On November 17, 2009, X was jailed for contempt of court, since he refused to answer questions posed to him by a federal grand jury in (State in North America). They were interested in questioning him about his knowledge of an unsolved Animal Liberation Front action in 2004 at the University of Y. At the time, X was only 17 years old and was a resident of the [City in State]). Scott is a University of Y graduate student and Dakota language student whose research focuses on liberation struggles and social movements in the U.S. and globally. In his work, he has researched and/or interviewed numerous activists from Native American struggles for sovereignty and land, and environmental and animal liberation movements in the U.S. The grand jury was interested in asking him to divulge the names of activists, which would violate the confidentiality agreements that he made with his research participants.
X took a principled stand against the grand jury's fishing expedition, and instead decided to go to jail rather than be party to what many attorneys and the American Bar Association (ABA) view as a dangerous practice that deprives people of basic constitutional freedoms. But it gets worse. Two days later (date) Scott was charged with conspiracy under the Animal Enterprise Terrorism Act (AETA) of 2006. This indictment came just one day before the 5-year statute of limitations was to expire. Attorneys have speculated the indictment was rushed through to freeze the statute of limitations, with the intent of buying them time to issue a future indictment.
X is currently out of jail, back in school, and awaiting trial. Those posting the e-mail listing were mounting a support campaign from the academic community and the general public to ensure X would have the resources necessary for a solid defence.
Regarding Scholarly Rights
The American Sociological Association's Code of Ethics states:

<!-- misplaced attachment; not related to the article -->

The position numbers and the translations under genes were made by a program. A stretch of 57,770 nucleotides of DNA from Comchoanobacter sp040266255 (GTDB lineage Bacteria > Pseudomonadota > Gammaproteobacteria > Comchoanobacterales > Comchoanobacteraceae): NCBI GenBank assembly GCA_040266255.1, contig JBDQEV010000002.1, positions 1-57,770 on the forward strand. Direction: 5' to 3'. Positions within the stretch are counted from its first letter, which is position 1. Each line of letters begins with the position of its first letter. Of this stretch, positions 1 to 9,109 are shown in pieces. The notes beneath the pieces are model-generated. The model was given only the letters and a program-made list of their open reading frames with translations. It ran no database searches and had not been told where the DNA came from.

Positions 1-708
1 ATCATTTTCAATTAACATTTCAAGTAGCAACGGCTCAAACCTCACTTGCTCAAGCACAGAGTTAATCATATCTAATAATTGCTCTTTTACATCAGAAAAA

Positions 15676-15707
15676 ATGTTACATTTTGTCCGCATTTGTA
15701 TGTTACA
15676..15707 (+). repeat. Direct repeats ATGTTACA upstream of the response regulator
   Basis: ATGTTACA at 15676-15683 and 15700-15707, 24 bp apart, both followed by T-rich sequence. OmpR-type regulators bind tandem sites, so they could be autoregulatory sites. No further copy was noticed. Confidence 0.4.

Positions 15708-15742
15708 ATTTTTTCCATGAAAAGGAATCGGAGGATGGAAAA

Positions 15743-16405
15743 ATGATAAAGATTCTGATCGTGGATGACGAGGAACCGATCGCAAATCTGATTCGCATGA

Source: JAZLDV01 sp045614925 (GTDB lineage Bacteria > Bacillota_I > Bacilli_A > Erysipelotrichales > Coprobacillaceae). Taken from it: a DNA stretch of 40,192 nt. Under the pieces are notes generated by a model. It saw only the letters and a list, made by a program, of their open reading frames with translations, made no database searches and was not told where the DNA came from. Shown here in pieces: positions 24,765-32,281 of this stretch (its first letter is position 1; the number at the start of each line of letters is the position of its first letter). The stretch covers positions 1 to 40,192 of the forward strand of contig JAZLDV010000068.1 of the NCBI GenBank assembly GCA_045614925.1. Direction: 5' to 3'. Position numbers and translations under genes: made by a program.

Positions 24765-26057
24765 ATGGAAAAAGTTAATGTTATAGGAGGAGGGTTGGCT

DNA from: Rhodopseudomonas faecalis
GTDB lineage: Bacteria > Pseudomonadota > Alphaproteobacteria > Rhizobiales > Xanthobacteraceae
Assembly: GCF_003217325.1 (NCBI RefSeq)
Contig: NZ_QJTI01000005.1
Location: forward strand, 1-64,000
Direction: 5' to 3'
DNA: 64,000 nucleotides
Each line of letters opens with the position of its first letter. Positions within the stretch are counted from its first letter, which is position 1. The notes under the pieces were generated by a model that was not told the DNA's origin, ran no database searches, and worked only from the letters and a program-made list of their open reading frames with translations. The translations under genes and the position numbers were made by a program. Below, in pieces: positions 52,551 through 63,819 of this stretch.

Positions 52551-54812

"Sociologists have an obligation to protect confidential information and not allow information gained in confidence from being used in ways that would unfairly compromise research participants, students, employees, clients, or others."
"Sociologists do not disclose confidential, personally identifiable information concerning their research participants, other recipients of their service which is obtained during the course of their work."
This scholar-research participant confidentiality is the bedrock of academic research and without it the public would lose trust in scholars seeking important information (concerning, for example, social histories or institutional discrimination practices), leading to the incalculable loss of invaluable data for community preservation, public policy, and university teaching purposes. X is being charged with conspiracy for invoking his constitutional rights and heeding to professional codes of conduct.
If a situation of this kind is at all foreseeable, the researcher has an ethical responsibility to warn participants of this possibility prior to their agreeing to participate. Clearly it is the case that some potential participants would be discouraged.
In regard to potential dangers arising from identification of participants, it should be noted that special considerations may apply when working with vulnerable groups (see Vulnerable Groups: Anonymity, Confidentiality and Protecting from Danger) and in innumerable situations where one is both an insider and outsider (See Research at the Global Crossroads: Anonymity and Confidentiality).
Many research activities take place in relatively predictable contexts such that realistic assurances can be provided at the outset with consent forms. In some cases, however, the unfolding of research activities may be inherently less predictable, such that it may be appropriate for assurances and agreements to be reviewed in the light of developing circumstances. It should be recognized that participants who are willing to be involved under one set of circumstances may not necessarily remain willing if those circumstances change.
In longitudinal research it is also important to recognise that the life-circumstances of a participant may change such that their continued participation may no longer be appropriate for them, or – as in the case of particularly frail of vulnerable individuals – their understanding of what they are consenting to may change. Special consideration that apply when working with vulnerable groups are discussed further in Vulnerable Groups: Anonymity, Confidentiality and Protecting from Danger.
It may, for instance, be appropriate to invite participants to review their involvement on the basis of transcripts of their input.